Other People’s Children
The world recently lost one of the most profound voices of our time, Toni Morrison. This Nobel laureate and recipient of the Presidential Medal of Freedom once said, “When a child walks in the room, your child or anybody else’s child, do your eyes light up? That’s what they’re looking for.” Toni Morrison knew and understood that there was no such thing as other people’s children.
Recent months have brought one example after another of atrocities inflicted on children in this country. Children separated from their parents at the border, a pharmaceutical company charging $2 million for a drug that can save a child’s life, workplace immigration raids leaving children with no idea where their parents are, and mass shootings resulting in children without parents and parents without children have been all over the news. We cannot simultaneously be the nation that espouses the belief that we’ll do anything to help children but also allow these atrocities to continue. There is no such thing as other people’s children.
You don’t have to read the national news to understand this to be true; right here in our local communities are children who need us all to care a little bit more. Understanding the needs of the children around us can help us to build more empathy and create a healthier community for all.
Family separation isn’t just happening at the southern border, it’s happening right here in our local communities due to parental incarceration. There are currently around 8,000 inmates in Washington state prisons with one or more minor children. Incarcerated parents are most often dependent upon their children’s caregivers to help them parent their children from prison and they face numerous barriers to access meaningful visits. Current laws even allow the state and other family members to prevent reunification of parent and children after incarceration ends. Caring for these families and advocating for their well-being can help ensure successful reunification, increase family stability long-term, and improve public safety.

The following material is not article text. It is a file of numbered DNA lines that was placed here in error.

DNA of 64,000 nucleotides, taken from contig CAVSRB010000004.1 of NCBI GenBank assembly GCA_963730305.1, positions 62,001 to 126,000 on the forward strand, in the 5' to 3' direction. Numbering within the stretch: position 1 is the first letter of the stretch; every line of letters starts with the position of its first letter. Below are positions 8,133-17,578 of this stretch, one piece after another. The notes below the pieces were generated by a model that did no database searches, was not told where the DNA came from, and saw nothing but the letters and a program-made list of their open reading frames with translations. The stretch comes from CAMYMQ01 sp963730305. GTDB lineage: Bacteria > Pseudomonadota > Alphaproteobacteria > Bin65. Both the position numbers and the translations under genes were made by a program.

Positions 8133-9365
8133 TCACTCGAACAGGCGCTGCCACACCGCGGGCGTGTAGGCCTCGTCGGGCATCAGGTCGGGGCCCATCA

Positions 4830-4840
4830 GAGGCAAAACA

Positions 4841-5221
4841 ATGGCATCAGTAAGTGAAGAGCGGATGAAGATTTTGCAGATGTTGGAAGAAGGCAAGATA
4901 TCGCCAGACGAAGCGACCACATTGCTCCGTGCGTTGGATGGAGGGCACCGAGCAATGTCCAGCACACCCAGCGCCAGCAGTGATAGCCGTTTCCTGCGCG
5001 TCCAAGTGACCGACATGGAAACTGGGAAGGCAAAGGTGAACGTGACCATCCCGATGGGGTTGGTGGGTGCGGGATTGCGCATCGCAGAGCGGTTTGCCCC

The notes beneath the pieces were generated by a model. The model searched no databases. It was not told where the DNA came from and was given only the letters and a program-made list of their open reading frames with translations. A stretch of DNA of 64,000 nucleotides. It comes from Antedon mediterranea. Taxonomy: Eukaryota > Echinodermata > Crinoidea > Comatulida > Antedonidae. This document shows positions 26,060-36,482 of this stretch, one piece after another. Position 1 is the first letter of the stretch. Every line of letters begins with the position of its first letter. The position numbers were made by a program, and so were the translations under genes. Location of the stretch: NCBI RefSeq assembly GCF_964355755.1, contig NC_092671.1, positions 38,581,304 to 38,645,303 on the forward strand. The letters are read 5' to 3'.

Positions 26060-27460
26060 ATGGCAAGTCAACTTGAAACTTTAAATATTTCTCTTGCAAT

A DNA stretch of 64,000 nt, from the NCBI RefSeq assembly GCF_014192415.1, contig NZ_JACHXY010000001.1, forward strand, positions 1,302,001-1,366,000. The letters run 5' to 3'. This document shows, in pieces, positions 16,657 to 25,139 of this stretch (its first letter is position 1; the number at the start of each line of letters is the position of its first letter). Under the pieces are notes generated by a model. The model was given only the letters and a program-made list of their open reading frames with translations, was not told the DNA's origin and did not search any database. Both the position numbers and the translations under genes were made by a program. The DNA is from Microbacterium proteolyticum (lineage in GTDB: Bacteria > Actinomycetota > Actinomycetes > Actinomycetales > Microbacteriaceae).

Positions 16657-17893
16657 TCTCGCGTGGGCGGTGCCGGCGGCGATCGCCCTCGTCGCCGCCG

Right here on the Key Peninsula we have families struggling to provide adequate medical care for their children. The care these children need may not be as complicated as a $2 million drug treatment, but it is just as vital. There are nearly 15,000 residents on the Key Peninsula and far fewer primary care doctors than the national standard of one doctor to every 3,000 people. Access to high quality primary care for children is one indicator of a community’s overall health and a predictor of a child’s physical and mental well-being for years to come. Supporting initiatives aimed at increasing access to medical care, such as the Key Peninsula Free Clinic, is a simple way to ensure children in our area are both healthier and happier.
You don’t have to look far to see both the needs of children and the potential they possess. Our communities are better off when we care for all and we understand that there is no such thing as other people’s children.
Meredith Browand is a mother and an activist who lives in Purdy.